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PART 1: There’s something very special about Hash Hashemian

Hash Hashemian(EDITOR’S NOTE: This is the first article in a three-part series on Knoxville business executive H. M. “Hash” Hashemian.)

By Tom Ballard, Chief Alliance Officer, Pershing Yoakley & Associates, P.C.

The minute you meet H. M. “Hash” Hashemian for the first time, you know there is something very special about the Iranian-born business executive.

It begins with the warm handshake and engaging smile as he greets you wherever you happen to meet . . . his office in West Knoxville or one of the lavish dinner parties Hashemian and Nazzy, his wife of 28 years, are noted for giving. His eyes sparkle as the impeccably-dressed nuclear expert engages you in an in-depth conversation that might cover any topic – from the local or state political scene to the impact the events on September 11, 2001 had on U.S. immigration policies and workforce availability

Regardless of the subject, you get the distinct impression that this business executive who earned three doctorates can engage in a conversation on any subject. Hashemian is clearly a lifelong learner . . . studying people and issues as he has grown Analysis and Measurement Services Corporation (AMS).

The company’s President and Chief Executive Officer is also an inventor, serving as the author or co-author of 11 awarded and nine pending U.S. patents. In addition, Hashemian has written more than 300 papers and reports including 70 that were peer-reviewed. He is also a Fellow of the American Nuclear Society and the Instrumentation, Systems and Automation Society.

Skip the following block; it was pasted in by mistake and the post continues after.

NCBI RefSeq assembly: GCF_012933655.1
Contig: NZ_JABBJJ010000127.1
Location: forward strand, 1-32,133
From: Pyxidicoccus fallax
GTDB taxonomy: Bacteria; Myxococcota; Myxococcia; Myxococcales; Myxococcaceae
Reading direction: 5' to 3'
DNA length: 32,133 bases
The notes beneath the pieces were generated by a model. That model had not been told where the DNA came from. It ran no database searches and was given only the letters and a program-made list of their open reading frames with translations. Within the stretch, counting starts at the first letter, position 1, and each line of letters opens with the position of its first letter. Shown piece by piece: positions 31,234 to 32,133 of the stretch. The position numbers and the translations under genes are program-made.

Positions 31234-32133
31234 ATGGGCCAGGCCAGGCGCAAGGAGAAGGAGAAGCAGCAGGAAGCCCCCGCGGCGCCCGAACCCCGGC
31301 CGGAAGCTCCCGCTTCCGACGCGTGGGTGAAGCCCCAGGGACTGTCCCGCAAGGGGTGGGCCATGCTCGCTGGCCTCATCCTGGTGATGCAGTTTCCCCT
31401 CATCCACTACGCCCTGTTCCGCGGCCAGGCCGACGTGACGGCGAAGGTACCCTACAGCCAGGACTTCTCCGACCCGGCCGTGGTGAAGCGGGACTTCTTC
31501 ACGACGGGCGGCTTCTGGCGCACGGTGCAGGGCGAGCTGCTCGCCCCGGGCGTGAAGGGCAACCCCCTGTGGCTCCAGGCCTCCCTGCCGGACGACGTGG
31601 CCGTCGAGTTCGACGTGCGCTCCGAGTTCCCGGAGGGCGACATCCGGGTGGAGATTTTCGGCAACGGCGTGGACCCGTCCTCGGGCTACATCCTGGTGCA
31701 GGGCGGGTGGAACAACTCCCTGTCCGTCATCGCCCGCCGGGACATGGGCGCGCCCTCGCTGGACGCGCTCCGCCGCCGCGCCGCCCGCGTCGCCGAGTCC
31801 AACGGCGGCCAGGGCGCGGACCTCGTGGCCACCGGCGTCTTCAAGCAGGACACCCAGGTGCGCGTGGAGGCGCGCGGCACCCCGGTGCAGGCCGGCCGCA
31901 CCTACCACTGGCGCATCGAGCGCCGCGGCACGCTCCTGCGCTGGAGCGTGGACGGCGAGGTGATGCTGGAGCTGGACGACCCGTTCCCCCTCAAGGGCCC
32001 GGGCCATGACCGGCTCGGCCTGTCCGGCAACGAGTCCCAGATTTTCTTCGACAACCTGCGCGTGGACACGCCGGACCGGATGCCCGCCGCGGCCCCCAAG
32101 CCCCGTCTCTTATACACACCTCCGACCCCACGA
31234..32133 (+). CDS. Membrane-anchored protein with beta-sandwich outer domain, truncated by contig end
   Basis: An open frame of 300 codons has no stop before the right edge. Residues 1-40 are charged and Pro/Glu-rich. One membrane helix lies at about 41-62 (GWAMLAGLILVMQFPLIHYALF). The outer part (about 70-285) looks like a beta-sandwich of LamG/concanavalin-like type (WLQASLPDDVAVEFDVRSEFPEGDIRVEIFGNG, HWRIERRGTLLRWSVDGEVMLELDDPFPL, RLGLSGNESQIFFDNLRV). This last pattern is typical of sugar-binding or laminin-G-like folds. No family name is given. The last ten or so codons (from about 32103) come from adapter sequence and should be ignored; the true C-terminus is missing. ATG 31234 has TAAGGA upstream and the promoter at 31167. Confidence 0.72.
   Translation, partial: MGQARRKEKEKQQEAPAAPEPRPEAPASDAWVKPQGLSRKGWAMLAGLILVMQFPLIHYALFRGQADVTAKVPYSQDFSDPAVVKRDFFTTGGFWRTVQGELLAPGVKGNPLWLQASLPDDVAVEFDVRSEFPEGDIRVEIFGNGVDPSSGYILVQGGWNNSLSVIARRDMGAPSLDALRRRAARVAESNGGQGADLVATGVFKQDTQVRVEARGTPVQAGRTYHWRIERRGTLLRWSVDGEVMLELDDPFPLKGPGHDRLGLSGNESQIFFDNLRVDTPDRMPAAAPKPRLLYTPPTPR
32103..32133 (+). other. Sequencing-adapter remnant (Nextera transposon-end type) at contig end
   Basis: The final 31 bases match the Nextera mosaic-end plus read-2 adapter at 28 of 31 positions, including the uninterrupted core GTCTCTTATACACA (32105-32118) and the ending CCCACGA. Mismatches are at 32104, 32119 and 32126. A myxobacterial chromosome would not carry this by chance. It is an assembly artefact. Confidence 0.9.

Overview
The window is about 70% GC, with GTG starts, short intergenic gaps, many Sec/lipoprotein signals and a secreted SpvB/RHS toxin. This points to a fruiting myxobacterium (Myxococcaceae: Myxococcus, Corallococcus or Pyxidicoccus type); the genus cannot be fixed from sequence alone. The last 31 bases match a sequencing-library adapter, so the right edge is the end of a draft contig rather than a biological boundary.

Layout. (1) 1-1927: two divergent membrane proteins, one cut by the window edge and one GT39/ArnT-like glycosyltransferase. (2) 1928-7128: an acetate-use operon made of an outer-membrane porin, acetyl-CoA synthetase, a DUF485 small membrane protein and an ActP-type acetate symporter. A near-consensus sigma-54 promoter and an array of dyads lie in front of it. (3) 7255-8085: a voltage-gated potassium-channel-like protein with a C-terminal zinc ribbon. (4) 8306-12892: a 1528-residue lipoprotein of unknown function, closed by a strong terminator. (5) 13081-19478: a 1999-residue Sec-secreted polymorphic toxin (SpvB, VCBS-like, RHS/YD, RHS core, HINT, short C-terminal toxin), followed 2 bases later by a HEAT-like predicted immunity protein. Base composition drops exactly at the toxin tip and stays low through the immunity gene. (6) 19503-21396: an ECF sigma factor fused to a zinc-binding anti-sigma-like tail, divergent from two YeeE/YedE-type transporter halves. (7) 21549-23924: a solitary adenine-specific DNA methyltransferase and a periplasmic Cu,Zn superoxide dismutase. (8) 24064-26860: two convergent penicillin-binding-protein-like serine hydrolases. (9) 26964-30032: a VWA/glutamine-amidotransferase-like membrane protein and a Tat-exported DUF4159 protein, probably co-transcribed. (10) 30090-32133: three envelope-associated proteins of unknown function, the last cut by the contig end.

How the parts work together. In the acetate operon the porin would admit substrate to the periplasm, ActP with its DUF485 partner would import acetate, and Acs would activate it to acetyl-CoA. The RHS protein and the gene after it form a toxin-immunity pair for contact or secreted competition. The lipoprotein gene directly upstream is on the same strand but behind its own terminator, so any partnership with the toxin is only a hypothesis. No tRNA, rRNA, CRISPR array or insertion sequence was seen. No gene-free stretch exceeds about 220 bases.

Today, AMS plays a key role in ensuring the safe and cost-effective operation of virtually every U.S. nuclear power plant and many of those in Europe and Asia. Its global position comes from the development and application of industry-leading instrumentation and control testing and analysis equipment and services.

As AMS has developed these technologies, it has been perhaps the most successful company we have ever encountered in the pursuit of federal Small Business Innovation Research (SBIR) and Small Business Technology Transfer (STTR) grants. At last count, AMS had won more than 50 with more than half of those since 2010.

So, who is “Hash” Hashemian and how did he choose to grow an international business based in Knoxville?

Over the past several months, we have enjoyed the opportunity to learn more about this local executive who does business very successfully on an international stage in an industry sector that is not without controversy even as it plays a critical role in meeting global energy demands.

Hashemian was born in Iran in 1950. His father was a very successful criminal trial attorney, and the younger Hashemian earned his bachelor’s degree in physics from a local university. It was the early 1970s, a few years before the Iranian Revolution that saw the overthrow of the Pahlavi dynasty.

Hashemian describes it as a time when “all (Iranians) that could afford to leave (for an education) did so. It was easy to get a visa.”

Pursuing additional education was also a cultural priority.

“In Iran, education was and still is number one,” Hashemian notes.

On July 4, 1974, the young Iranian arrived in Houston, TX and was driven by his brother to Beaumont, TX to enroll at Lamar University. While he planned to pursue his master’s degree, Hashemian decided to leave Lamar after a couple of semesters because he did not like Beaumont. He would later earn a Doctor of Engineering degree from the school.

“I wanted to go somewhere good,” he explained, noting one of his aunts was pursuing her post-doctoral work at Oak Ridge National Laboratory at the time.

“I heard UT was a good place to get a master’s,” Hashemian said, so he headed to Knoxville with the full intention of completing the degree and returning to Iran.

NEXT: How Hashemian’s plans changed.


Tom Ballard

By Tom Ballard, Chief Alliance Officer,
Pershing Yoakley & Associates. P.C.

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